MythsAnimal Misconceptions

October 12, 2018

At some point in our lives, we’ve all fallen victim to a rumor or story we believed to be true, especially tall tales about animals. Black cats on Halloween are bad luck. Goldfish have a terrible memory. Flies have a 24-hour lifespan. We hate to be the bearers of bad news, but all of these things are lies…. One of our goals at the Zoo is to educate and expand the public’s knowledge on conservation and animals, and today we’re going to set the facts straight about some of the most common, and extremely false animal myths and misconceptions.

1. Ostriches bury their heads in the sand

Those pictures you see online of ostriches with their heads in the sand aren’t what you may think. Ostriches don’t bury their heads in the sand to hide from predators, but will instead either run or flop on the ground and flatten their heads to blend in with the random vegetation in their surroundings. Ostriches do, however, use their beaks to help dig holes to make nests and hide their eggs in. They will then turn the eggs several times a day. It would be hard for an ostrich to keep their head in the ground as they wouldn’t be able to breathe.

2. you can charm a snake with music

You’ve seen movies with images of a man sitting on the ground playing a long, slender instrument to charm a snake out of a basket by playing music. This “snake charming” is not only very dangerous, but it would also involve a bit of magic. Snakes do not have ears, which means they can’t hear the music at all, but they can feel vibrations. The snake is hypnotized by the charmer, who waves around the instrument to entice the snake to flare up, as it feels threatened by the performer. So no, you can’t charm a snake with music, and we wouldn’t recommend trying to charm a snake at all.

3. bats are blind

Although bats can’t be found in any of the Zoo’s exhibits, they can be seen on Zoo grounds if you know where and when to look. Several bat species are native to Virginia and many Zoo staff are fascinated by these flying mammals, so we thought it only fair to debunk this myth. Bats are not blind! They can see almost as well as humans can, but at night they can use echolocation, or using echoes from sound waves, to locate meals and places to land. Bats are nocturnal like a lot of other animals, so they prefer to sleep during the day and hunt at night.

4. frogs and toads can give you warts

No, amphibians can’t give you warts. Yes, frogs and toads may have little bumps on their skin, but these glands don’t secrete anything. You also can’t get warts from a frog or toad’s urine. Warts are caused by viruses that can only be spread by humans. This one is toadally false and Prince Charming, the African bullfrog might take offense to you blaming him and his friends.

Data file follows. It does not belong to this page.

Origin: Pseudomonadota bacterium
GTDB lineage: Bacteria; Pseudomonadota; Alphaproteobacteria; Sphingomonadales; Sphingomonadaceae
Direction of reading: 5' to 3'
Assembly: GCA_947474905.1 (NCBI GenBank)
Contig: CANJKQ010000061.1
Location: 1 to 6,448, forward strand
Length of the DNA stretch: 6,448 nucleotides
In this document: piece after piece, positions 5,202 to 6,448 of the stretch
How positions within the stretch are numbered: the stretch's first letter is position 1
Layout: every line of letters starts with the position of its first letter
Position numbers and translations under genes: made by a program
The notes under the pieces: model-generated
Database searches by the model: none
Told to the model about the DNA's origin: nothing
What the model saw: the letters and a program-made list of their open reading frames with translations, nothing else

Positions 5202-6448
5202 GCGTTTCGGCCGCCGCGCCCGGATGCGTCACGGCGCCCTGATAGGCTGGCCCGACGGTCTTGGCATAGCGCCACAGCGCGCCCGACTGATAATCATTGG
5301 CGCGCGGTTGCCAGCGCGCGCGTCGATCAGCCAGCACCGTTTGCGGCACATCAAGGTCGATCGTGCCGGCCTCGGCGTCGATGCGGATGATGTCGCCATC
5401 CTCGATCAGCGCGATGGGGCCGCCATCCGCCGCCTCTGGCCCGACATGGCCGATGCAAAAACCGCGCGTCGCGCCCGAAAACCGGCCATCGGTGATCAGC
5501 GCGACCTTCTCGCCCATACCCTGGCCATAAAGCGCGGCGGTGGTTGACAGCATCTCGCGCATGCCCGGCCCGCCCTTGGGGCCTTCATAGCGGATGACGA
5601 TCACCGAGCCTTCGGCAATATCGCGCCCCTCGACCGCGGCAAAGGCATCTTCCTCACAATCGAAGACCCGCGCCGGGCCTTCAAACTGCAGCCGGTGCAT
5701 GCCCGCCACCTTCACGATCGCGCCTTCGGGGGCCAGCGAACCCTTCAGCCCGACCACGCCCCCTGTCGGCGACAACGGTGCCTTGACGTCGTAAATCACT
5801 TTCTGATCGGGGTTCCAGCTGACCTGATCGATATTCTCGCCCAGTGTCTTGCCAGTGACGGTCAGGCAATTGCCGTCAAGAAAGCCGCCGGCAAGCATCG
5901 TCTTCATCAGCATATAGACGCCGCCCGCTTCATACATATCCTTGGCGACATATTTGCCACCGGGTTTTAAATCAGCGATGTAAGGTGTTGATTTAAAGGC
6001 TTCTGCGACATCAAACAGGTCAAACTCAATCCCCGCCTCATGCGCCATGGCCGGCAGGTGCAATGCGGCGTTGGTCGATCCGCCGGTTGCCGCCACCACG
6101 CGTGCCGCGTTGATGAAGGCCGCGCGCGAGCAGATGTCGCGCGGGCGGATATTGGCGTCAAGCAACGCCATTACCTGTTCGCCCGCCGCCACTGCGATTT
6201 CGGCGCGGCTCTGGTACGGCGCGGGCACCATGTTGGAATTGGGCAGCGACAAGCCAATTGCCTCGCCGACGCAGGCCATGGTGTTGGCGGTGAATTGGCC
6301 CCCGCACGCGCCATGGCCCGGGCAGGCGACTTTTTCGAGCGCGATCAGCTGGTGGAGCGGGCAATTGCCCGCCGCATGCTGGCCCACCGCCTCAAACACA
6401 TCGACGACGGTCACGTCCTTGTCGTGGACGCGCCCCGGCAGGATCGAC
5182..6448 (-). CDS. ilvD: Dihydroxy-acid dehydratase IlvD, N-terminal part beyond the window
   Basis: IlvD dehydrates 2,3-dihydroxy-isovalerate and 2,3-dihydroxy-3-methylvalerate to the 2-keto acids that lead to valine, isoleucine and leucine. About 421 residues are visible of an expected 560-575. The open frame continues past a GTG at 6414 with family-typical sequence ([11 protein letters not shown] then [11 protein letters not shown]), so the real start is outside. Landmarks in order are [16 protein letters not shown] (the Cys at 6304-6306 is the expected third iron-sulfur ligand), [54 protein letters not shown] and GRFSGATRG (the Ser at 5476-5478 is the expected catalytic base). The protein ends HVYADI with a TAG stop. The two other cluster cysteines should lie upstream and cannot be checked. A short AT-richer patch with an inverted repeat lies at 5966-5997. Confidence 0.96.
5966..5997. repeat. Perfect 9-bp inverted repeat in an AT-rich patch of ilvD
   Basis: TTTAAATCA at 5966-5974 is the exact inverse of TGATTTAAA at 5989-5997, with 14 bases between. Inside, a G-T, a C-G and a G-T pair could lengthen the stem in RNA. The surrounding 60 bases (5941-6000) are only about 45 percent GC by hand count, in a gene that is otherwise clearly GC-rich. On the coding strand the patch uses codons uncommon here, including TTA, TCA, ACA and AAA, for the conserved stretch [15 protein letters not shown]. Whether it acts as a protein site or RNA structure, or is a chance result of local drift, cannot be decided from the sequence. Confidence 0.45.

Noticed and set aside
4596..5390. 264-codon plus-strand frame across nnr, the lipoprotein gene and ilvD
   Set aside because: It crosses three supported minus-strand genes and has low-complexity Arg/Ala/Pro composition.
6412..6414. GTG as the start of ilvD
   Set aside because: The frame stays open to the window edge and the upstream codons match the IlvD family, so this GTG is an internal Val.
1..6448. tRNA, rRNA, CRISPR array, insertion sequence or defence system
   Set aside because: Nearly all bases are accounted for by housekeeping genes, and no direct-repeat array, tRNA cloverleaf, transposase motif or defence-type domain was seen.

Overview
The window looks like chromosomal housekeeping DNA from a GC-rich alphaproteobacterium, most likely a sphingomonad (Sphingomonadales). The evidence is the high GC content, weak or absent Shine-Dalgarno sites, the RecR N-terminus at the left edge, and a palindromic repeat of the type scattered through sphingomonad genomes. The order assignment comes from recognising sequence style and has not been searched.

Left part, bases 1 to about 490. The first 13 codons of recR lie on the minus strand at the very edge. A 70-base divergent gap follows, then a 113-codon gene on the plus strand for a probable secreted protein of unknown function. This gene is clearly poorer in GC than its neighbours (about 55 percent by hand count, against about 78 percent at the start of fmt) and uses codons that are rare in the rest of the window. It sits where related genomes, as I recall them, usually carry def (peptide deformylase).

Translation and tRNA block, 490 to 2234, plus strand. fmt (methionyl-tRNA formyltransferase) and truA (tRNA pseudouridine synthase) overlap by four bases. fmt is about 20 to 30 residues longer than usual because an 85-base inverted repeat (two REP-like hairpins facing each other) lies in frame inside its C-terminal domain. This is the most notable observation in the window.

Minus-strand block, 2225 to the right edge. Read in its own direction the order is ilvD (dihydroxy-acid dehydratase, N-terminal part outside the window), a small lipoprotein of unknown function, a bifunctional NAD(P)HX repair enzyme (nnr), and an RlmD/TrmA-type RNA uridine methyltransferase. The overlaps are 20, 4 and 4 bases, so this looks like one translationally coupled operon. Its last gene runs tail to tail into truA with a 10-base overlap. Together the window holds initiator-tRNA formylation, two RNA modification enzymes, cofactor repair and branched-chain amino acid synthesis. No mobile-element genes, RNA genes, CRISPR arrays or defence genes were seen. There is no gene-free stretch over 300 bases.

5. Giraffes only sleep 30 minutes a day

While giraffes don’t need as much sleep as humans do (or think we do) giraffes do sleep for more than 30 minutes a day. In fact, after extensive research, scientists found out that giraffes sleep on and off throughout the night and typically take an afternoon nap, totaling to a little over four-and-a-half hours of shuteye a day. The Zoo’s male giraffe, Billy, is notorious for enjoying those midday naps, either while standing up or laying down in the shade.

6. all turtles use their shells to hide when they feel threatened

This statement is mostly correct, but there is one untruth. While most turtles and tortoises can, and do, retract their heads, tails and feet into their shells when they feel threatened or to protect themselves from predators, not all can fit inside their shell. Take the Aldabra tortoise for example. AJ, the Zoo’s oldest resident, is much too large to completely hide inside his shell. The shell consists of a top carapace and a bottom section called a plastron, which serves to protect the internal organs of turtles and tortoises. Side note: All tortoises are in fact turtles, but not all turtles are classified as tortoises.

7. mother birds will reject their chicks if they’ve been touched by humans

We’re not sure where this one was started, but it’s definitely not true. Birds don’t have a very good sense of smell and therefore wouldn’t be able to tell if a human handled the chick. Chances are if you see a chick on the ground, it may be learning to fly, but if you ever find a chick out of the nest, here’s a helpful guide on what to do.

8. you can tell the age of a rattlesnake by counting its rattles

Rattles are made of interlocking rings of keratin, which is basically fragments of old skin. The vibration of the rings of keratin is what gives the rattle its signature sound. Each time a rattlesnake sheds its skin, a new rattle is added to its tail. You might actually be able to tell how old a rattlesnake is by counting the rattles, but only if the snake were to shed once a year. Rattlesnakes, especially young and growing rattlesnakes can shed several times a year, and may even sometimes lose their rattles in some cases, which means there is no way you can tell a rattlesnake’s age by counting its rattles.

We’ve only scratched the surface of myths that need to be debunked, so that’s why we’re inviting you to our ZooLive! stage presentations during this year’s two-day ZooBoo event to learn about all of our animals. We’ll be talking about a few creepy crawlies, some animals who are slimy and slithery, and we’ll even find the truth in some very spooky superstitions like the ones you just read about! Buy your tickets to ZooBoo and check out the full schedule of events HERE. And remember, don’t believe everything you hear, it might just be an animal misconception!